29 Jan 2016

Size key for underdone All Blacks Sevens

12:02 pm on 29 January 2016

The New Zealand men's sevens squad heads into this weekend's round of the World Series in Wellington with something to prove after a disappointing start to the season.

Sonny Bill Williams ahead of his All Blacks Sevens debut

Sonny Bill Williams ahead of his All Blacks Sevens debut Photo: Photosport

The All Blacks Sevens have been decimated by injuries in the first two rounds and stand seventh on the table.

Sir Gordon Tietjen's men will defend their Wellington title with a mixture of players that include a number of XVs stars, such as Sonny Bill Williams and Ardie Savea, hoping to crack the squad for the Rio Olympics.

Tietjens has made it plainly clear that this year's focus is solely on the Rio Olympic Games and giving his side the best chance of winning gold.

However winning in Wellington is next on the priority list and he's excited about the raw but talent-laden squad he has to work with.

While they've been making enormous strides and their potential is there for all to see, some of the Super Rugby stars are struggling to reach the levels of fitness and game sevens understanding required to play international sevens.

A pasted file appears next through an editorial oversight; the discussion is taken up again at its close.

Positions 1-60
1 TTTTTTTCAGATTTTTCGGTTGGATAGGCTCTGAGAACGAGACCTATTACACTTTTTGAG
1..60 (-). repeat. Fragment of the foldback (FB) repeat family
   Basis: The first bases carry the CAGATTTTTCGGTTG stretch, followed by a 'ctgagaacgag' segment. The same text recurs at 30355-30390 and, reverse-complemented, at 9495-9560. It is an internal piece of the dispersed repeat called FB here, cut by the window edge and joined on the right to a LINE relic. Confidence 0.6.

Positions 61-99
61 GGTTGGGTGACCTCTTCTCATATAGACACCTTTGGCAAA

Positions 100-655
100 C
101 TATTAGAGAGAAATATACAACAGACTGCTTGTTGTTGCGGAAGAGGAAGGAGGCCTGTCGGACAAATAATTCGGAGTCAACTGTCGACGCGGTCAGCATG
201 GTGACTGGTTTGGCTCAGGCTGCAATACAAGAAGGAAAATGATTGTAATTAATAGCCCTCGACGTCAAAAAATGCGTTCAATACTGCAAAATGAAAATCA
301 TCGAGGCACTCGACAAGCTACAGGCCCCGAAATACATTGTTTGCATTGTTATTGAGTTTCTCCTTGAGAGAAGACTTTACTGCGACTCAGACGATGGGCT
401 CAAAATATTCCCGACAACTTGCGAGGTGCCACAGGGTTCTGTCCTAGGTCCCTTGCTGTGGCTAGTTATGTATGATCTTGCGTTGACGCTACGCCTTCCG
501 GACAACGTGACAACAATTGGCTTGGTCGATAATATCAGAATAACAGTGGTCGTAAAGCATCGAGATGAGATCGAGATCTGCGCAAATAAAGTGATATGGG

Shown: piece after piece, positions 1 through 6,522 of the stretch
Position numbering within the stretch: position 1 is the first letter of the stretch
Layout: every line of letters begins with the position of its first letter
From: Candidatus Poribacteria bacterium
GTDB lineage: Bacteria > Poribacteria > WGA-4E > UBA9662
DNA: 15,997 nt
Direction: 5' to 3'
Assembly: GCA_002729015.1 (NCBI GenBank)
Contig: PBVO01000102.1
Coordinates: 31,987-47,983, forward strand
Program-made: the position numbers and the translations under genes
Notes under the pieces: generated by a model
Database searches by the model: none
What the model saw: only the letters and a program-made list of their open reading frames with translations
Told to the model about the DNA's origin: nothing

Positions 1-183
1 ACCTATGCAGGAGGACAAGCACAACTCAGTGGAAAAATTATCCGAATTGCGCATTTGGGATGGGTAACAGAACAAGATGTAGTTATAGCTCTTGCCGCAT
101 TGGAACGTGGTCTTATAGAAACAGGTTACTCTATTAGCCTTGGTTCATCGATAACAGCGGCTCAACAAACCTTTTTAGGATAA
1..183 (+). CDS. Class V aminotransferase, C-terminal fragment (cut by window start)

All Blacks Sevens players Sonny Bill Williams (L) and Ardie Savea, 19th of August 2015. Copyright photo by Marty Melville / www.Photosport.nz

All Blacks Sevens players Sonny Bill Williams (L) and Ardie Savea Photo: Photosport

Tietjens concedes the XVs players will take time to grow as sevens exponents and the new-look squad will take time to gel.

"It's fair to say that at the second and third tournament they'll be a lot better, this first tournament's going to be a real challenge just making that transition.

But they've got all the skillsets and probably the new substitute rule allows me to utilise that a lot better."

"The side has huge potential but what they'll notice is the game and the level of intensity and that's going to be the real challenge for us this weekend when we're up against the top teams."

Tietjens is also amazed by the physical size of his players and is excited at the prospect of working with the biggest squad he's ever coached.

He said the trend of larger players is spreading across world sevens with the Fijians and the United States' players particularly imposing.

"That's where the game's headed now it's just being more explosive, better in contact, better in the air, taller, and we've got to stick with that."


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